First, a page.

Oh Great, Now Florida Has a Mosquito That Can Carry Yellow Fever

Oh Great, Now Florida Has a Mosquito That Can Carry Yellow Fever
Photo: Andre Penner, AP
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Scientists in Florida have confirmed that there’s a new breed of mosquito in town that can carry a very dangerous set of diseases, including yellow fever. And while it’s only in two counties in the state right now, a new paper indicates that its range could spread across the Sunshine State.

The new mosquito is known as Aedes scapularis, and its usual habitat is the tropics, ranging all over Central America and down to portions of South America and into the Caribbean. There’s only one recorded instance of it making it to Florida, though, when larval samples were found in the middle of the Florida Keys in 1945.

But in 2019, entomologists at the University of Florida found specimens of this skeeter during a sample collection in the Everglades. In a study conducted last year, scientists confirmed that the mosquitoes were present in healthy numbers throughout Miami-Dade and Broward counties. Now, in a follow-up paper, published this month in the journal Insects, scientists use environmental modelling to project that Aedes scapularis could spread along the Florida coast.

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In its usual habitat, Aedes scapularis has been linked to a number of serious diseases, including yellow fever, which is all but eradicated in the U.S.; the last outbreak was in New Orleans in 1905. There’s also concern that mosquitoes like Aedes scapularis, which likes to bite both humans and animals, could trigger what are known as spillover events. Those happen when diseases spread from one species to another, similar to how covid-19 was likely first transmitted to humans via animals. (To be clear, the mosquito is not a known transmitter of covid-19, so at least Floridians don’t have to worry about that.)

The new research shows that Aedes scapularis likely made it to Florida via human travel and commerce, but climate change could play a role in its spread throughout the peninsula. Warmer temperatures will allow the bug to propagate northward. Though there haven’t been any cases of yellow fever detected where the mosquito is, they are known to carry the disease in their native range, which raises the risk they could in Florida.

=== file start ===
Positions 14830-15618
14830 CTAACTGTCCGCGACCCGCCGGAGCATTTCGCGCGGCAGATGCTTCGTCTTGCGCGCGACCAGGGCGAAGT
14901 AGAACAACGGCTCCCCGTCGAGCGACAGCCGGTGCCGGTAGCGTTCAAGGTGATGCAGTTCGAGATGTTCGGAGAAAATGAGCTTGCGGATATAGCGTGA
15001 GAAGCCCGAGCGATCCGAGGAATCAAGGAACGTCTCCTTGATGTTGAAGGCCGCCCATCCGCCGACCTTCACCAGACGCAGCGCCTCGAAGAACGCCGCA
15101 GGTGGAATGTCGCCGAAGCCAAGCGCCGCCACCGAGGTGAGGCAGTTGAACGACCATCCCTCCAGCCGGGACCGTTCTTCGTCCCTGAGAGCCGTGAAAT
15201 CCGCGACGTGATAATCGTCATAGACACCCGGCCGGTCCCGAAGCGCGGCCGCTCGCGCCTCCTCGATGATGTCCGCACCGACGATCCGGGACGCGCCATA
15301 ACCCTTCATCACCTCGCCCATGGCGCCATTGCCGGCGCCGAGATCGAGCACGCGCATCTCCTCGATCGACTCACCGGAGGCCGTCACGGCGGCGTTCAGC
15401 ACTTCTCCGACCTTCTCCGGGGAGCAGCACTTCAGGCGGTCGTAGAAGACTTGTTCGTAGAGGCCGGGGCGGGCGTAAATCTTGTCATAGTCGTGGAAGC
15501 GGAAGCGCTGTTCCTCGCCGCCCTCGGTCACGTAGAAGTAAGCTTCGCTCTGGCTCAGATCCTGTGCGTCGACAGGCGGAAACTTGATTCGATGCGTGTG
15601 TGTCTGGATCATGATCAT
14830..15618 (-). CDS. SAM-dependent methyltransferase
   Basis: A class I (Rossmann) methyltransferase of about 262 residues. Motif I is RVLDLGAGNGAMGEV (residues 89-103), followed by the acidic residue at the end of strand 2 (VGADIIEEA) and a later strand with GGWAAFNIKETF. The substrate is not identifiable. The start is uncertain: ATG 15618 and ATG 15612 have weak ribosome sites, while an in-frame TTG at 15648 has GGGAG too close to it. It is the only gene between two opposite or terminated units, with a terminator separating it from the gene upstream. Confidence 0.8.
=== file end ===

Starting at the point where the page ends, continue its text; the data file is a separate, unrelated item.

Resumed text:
It’s a familiar story as rising temperatures allow disease-carrying mosquitoes to move poleward. The Lancet recently found that warmer temperatures were responsible for spreading dengue fever to new places; 2018 was the second-worst year for dengue fever spread since record-keeping began, and nine of the 10 worst years have occurred since 2000. Another kind of arsehole Florida mosquito tourist, Aedes aegypti, infected more than 50 people with the disease last summer. Research on mosquitoes that can transmit Zika virus has reached similar conclusions.

Scientists have also warned that increasingly close contact between humans and nature is upping the risk of more spillover events where animal-born illnesses are finding more and more human hosts. Findings released last year show spending just $US40 ($52) to $US58 ($75) billion annually could help stave off dangerous disease outbreaks, which is a fraction of the cost of a major disease outbreak. 

Hopefully we won’t see another mosquito-led public health crisis on the heels of this neverending pandemic. But if you’re planning on going to Disney World after you get vaccinated this summer, don’t forget to pack bug repellant just in case.